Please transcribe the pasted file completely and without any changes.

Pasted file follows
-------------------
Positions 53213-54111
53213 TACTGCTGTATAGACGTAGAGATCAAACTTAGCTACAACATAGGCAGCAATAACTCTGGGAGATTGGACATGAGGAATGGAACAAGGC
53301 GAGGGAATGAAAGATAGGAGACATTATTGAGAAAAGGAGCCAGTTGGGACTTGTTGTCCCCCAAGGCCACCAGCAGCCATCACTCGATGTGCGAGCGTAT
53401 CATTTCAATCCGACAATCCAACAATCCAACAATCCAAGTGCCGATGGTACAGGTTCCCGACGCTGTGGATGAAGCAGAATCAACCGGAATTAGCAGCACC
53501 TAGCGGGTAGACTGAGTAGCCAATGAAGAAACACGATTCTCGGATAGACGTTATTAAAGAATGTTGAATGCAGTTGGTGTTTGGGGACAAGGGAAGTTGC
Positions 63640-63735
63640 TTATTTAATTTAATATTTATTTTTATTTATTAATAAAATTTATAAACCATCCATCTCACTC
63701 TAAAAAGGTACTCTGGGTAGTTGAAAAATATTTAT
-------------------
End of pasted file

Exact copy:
Positions 53213-54111
53213 TACTGCTGTATAGACGTAGAGATCAAACTTAGCTACAACATAGGCAGCAATAACTCTGGGAGATTGGACATGAGGAATGGAACAAGGC
53301 GAGGGAATGAAAGATAGGAGACATTATTGAGAAAAGGAGCCAGTTGGGACTTGTTGTCCCCCAAGGCCACCAGCAGCCATCACTCGATGTGCGAGCGTAT
53401 CATTTCAATCCGACAATCCAACAATCCAACAATCCAAGTGCCGATGGTACAGGTTCCCGACGCTGTGGATGAAGCAGAATCAACCGGAATTAGCAGCACC
53501 TAGCGGGTAGACTGAGTAGCCAATGAAGAAACACGATTCTCGGATAGACGTTATTAAAGAATGTTGAATGCAGTTGGTGTTTGGGGACAAGGGAAGTTGC
Positions 63640-63735
63640 TTATTTAATTTAATATTTATTTTTATTTATTAATAAAATTTATAAACCATCCATCTCACTC
63701 TAAAAAGGTACTCTGGGTAGTTGAAAAATATTTAT